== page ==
San Giorgio Church at the site is documented since 775. In 1218, Franciscan friars erected a nearby monastery and were in possession of the church. But by 1254, they had moved to the convent and church of San Francesco. By 1429, this parish church was in a dilapidated state, and a major restoration, including present facade occurred in 1639.
An inventory of works in 1826 noted to right of nave an oil painting depicting a Nativity, by Giovita Bresciano, a pupil of Lattanzio Gambara. The main altarpiece depicted was by a young Gandini and two side-panels depicting St George and the Dragon and a Martyrdom of St George by Pompeo Ghitti.
In addition, in the chapels on the left of the nave, there was a Virgin with Saints Francis of Paola and Leonard, by Giovanni Battista Pittoni. A canvas depicting Vigin with Francis of Sales and St Catherine was attributed to Domenico Carretti. A Sacred Heart of Jesus was attributed to Antonio Dusi. A Dead Christ with St Charles is attributed to Savani. In the sacristy are some frescoes from the original romanesque church. Saint George and the Princess by Cicognara also originated in the church.
The church also contains 13th century frescoes including a Christ Pantocrater. The nave ceiling was decorated by Pietro Sorisene and Pompeo Ghitti with architectural decoration by Agostino Avanzo. The apse ceiling has a depiction of the Seven Angels of the Apocalypse by Ottavio Amigoni. The exterior of the apse still betrays the Romanesque architecture of the original church.References:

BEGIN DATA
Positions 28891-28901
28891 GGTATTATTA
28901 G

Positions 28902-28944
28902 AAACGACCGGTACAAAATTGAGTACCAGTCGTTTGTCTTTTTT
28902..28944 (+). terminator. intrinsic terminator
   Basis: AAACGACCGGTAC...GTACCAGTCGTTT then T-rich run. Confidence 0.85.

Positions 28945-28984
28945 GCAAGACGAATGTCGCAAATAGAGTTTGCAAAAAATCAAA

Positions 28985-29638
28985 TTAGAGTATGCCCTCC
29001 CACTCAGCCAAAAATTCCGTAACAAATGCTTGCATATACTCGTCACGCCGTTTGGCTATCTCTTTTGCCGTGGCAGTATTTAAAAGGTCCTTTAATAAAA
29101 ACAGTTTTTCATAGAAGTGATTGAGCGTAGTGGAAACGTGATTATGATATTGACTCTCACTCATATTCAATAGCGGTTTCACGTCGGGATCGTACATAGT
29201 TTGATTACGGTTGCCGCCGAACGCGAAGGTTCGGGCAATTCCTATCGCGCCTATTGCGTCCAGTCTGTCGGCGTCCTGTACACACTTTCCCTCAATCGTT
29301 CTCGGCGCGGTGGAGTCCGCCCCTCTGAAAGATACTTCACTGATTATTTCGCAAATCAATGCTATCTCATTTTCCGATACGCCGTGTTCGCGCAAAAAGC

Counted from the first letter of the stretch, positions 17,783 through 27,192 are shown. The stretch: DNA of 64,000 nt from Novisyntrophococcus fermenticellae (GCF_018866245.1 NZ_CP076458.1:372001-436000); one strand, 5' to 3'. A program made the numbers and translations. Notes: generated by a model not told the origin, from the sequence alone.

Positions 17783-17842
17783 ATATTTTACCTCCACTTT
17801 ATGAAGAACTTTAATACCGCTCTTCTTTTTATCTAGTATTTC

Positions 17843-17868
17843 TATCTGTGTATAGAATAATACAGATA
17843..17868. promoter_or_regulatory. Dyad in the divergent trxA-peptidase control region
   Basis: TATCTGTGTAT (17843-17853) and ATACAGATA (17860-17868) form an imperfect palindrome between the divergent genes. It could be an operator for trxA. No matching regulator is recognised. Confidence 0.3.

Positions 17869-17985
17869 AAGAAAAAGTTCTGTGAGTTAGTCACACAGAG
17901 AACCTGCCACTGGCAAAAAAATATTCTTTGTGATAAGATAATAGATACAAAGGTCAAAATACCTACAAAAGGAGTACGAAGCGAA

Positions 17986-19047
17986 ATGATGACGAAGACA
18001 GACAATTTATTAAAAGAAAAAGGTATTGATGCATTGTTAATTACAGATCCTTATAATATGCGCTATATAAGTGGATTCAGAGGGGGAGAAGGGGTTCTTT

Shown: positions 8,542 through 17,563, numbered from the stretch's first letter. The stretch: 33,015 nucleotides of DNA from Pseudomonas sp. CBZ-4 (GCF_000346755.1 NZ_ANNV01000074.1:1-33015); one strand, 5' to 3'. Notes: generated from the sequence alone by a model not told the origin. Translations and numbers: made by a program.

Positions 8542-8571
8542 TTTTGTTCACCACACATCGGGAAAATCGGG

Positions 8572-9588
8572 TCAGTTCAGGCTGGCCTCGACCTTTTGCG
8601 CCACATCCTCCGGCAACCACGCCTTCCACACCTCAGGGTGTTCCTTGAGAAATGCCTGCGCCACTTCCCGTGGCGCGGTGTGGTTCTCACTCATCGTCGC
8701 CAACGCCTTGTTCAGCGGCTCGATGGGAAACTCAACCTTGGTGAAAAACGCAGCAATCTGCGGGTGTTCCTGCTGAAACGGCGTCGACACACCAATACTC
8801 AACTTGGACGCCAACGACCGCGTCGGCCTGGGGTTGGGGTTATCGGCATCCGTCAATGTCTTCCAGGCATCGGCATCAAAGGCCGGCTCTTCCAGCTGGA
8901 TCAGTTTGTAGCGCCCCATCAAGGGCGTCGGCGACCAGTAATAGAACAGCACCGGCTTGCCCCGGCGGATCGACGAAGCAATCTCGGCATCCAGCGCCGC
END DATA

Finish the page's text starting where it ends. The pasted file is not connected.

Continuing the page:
Easter Aquhorthies stone circle, located near Inverurie, is one of the best-preserved examples of a recumbent stone circle, and one of the few that still have their full complement of stones. It consists of a ring of nine stones, eight of which are grey granite and one red jasper. Two more grey granite stones flank a recumbent of red granite flecked with crystals and lines of quartz. The circle is particularly notable for its builders' use of polychromy in the stones, with the reddish ones situated on the SSW side and the grey ones opposite.
The placename Aquhorthies derives from a Scottish Gaelic word meaning 'field of prayer', and may indicate a 'long continuity of sanctity' between the Stone or Bronze Age circle builders and their much later Gaelic successors millennia later. The circle's surroundings were landscaped in the late 19th century, and it sits within a small fenced and walled enclosure. A stone dyke, known as a roundel, was built around the circle some time between 1847 and 1866–7.